Here is a great way for making movies part of Language Arts credits!
Making Movies Part of Language Arts Credits
Language Arts is a huge credit for the homeschool transcript. Each year high schoolers need to experience reading, writing, vocabulary and grammar/editing. Want to get all those in one place? Think about making movies part of Language Arts credits.
How do you incorporate movies into Language Arts?
We’ll help! 7Sisters has 2 Literature Study Guide Bundles that include a full year’s worth of Literature learning based on movies. Learning Literature through studying movies helps teens build a meaningful, memorable Language Arts credit for their transcripts. The 2 bundles are:
- Cinema Studies for Literature Learning – the Sequel
- Despite the *Sequel* in the title, this group of movie-based study guides does NOT require the student to have used the first Cinema Studies for Literature Learning. These can be enjoyed in any order!
Cinema Studies for Literature Learning and the Sequel are created for:
- visual learners in high school
- reluctant readers
- teens for whom reading is very time-consuming
- and to those who love movies!
As with all curriculum from 7Sisters, we aim for no-busywork and no-overkill in our Cinema Studies Guides. These guides offer teens a chance to build critical thinking skills while earning high school credit.
Why can your homeschool high schoolers count Cinema Studies for Literature Learning and the Sequel as Literature?
Yes, you can! These days, studying Literature themes in movies is an accepted way to cover the topic. Good movies tell good stories, and good storytelling requires the use of traditionally respected literary devices and techniques. With a little help from a study guide, many movies introduce the viewer to excellent literature that is being presented in a visual medium.
While reading books is a necessary part of a high school Language Arts credits, but reading is not all there is to the Literature component of Language Arts. Literature ANALYSIS is an important part of Language Arts and can be done with movies just as well as with books.
Of course, you wouldn’t study movie themes exclusively every year. Do throw in a few books that are meaningful to your homeschool high schoolers to fill out the reading list, according to their age, ability and goals. There are guidelines in the text and in this post.
What is included in Cinema Studies for Literature Learning and the Sequel?
- Guides for movies from a number of genres and ages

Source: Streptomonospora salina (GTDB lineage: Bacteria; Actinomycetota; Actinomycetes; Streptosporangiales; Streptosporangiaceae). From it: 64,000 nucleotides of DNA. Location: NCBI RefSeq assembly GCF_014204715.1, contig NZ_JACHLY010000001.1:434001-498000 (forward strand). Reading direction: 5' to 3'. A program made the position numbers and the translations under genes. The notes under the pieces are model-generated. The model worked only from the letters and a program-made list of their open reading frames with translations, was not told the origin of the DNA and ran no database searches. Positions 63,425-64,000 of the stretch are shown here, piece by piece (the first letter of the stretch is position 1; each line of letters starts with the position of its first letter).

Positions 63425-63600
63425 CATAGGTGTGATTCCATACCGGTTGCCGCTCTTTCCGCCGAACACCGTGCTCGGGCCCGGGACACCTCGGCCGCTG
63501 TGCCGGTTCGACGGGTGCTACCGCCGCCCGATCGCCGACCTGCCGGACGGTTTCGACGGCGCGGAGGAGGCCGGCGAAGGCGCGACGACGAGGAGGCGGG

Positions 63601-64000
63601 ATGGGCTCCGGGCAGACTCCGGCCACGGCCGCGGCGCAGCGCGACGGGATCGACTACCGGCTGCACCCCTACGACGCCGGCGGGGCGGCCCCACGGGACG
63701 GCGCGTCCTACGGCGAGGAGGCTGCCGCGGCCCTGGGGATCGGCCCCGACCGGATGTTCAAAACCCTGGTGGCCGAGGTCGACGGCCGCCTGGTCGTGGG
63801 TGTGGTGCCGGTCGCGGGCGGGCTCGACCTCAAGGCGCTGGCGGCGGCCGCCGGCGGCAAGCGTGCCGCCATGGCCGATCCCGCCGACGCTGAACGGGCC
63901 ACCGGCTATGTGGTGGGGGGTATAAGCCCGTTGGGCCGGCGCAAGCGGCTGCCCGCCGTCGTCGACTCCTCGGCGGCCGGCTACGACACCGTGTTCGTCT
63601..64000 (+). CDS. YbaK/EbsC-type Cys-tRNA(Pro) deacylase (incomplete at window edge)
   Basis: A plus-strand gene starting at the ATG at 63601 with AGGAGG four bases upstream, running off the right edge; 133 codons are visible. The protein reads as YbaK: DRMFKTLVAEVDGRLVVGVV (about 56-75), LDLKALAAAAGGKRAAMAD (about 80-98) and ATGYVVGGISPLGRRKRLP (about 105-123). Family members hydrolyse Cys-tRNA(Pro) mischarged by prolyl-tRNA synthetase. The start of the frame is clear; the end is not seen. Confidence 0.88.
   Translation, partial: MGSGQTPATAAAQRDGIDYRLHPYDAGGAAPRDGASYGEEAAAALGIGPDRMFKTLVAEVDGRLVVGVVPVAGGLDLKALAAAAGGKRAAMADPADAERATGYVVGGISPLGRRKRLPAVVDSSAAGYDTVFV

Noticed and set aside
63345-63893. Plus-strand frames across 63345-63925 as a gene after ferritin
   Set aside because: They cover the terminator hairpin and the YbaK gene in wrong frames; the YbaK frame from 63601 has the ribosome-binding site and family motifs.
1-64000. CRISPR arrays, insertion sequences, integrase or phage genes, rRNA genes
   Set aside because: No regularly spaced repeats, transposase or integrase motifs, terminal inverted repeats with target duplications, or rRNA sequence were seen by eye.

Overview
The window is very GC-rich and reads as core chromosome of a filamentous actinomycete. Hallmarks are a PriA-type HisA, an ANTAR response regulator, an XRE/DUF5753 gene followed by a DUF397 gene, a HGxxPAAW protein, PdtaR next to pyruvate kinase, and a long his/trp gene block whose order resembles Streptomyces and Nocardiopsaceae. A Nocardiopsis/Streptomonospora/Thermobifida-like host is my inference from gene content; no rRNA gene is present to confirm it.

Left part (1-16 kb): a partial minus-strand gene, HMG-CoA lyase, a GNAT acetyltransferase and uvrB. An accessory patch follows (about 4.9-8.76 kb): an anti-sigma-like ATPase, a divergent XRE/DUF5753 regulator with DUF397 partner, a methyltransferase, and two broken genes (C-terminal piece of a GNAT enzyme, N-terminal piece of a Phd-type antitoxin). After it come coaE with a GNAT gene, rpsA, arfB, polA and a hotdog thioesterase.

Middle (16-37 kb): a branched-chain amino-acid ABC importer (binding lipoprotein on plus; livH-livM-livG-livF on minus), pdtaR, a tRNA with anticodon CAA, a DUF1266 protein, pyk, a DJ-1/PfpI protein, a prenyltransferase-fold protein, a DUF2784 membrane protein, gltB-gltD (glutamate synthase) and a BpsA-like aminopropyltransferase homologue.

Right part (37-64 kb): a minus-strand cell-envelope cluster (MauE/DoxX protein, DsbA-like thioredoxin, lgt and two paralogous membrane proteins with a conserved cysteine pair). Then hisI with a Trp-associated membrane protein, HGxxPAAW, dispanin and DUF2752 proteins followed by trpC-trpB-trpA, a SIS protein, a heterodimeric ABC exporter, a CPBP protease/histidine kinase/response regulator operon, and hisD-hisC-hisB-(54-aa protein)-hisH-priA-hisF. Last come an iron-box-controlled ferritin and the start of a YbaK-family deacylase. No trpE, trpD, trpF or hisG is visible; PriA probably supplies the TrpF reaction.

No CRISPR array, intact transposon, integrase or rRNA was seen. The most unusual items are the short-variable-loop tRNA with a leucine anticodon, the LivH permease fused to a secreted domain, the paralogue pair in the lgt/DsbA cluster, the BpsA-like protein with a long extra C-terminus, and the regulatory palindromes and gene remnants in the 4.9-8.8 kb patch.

- An overall introduction that gives you ideas how to use the guides
- A specific guide for each of the 15 movies
- Vocabulary (there are one or two titles that do not include vocab because there simply aren’t words in the script that are likely to be unfamiliar to teens)
- A literary element or two in focus (for example, point of view, setting, dramatic foils, symbolism, etc.)
- Background information if needed to set the stage for understanding from the first moment of the film
- Questions to be answered as the student watches the movie for the first time (hitting the pause button from time to time!)
- Questions to be answered immediately after the first viewing of the film to draw the student’s attention to our literary elements in focus
- Questions that are based on analysis, not just comprehension
- follow-up writing assignments further prompt the student to look more deeply at the movie
- answer keys
- Writing prompts for either a short essay or a short personal response paper to be written at another time, after the movie has been viewed a second time
How does Cinema Studies for Literature Learning – the Sequel work?
- One set of files is intended for student use. These documents contains fillable fields so students can type their answers directly into the guide.
- The other set of files are the answer keys, intended for the parent.
Each movie should be watched twice – sometimes answering the questions in the first viewing, sometimes during the second viewing, depending on the instructions in that particular guide.
Literary elements that are explored include:
- Survival Stories – Man vs. Nature, Man vs. Man, and Man vs. Himself
- Internal and External Conflict
- Theme – Redemption
- Theme – Coming of Age
- Deux Ex Machina
- Theme – Mistaken Identity
- Biblical Allusion
- Character Arc
- Theme – The Power of Emotion to Form Opinion
- Character Development
- Theme – Positive Peer Pressure
- Social Commentary via Fiction
Which movies are included in Cinema Studies for Literature Learning – the Sequel?
Included in this bundle are study guides for the following movies:
- The 39 Steps
- Remember the Titans
- The Lion, the Witch, and the Wardrobe
- The Life of Pi
- The Incredibles
- The Fellowship of the Ring
- The Great Debaters
- Mr. Holland’s Opus
- Midnight in Paris
- Lilies of the Field
- Apollo 13
- The Sandlot
For more thoughts on why learning Literature through studying cinema is a great idea, check out this post.
Interested in making movies part of Language Arts credits? Download Cinema Studies for Literature Learning and/or the Sequel and give your homeschool high schoolers a Language Arts credit that they will love!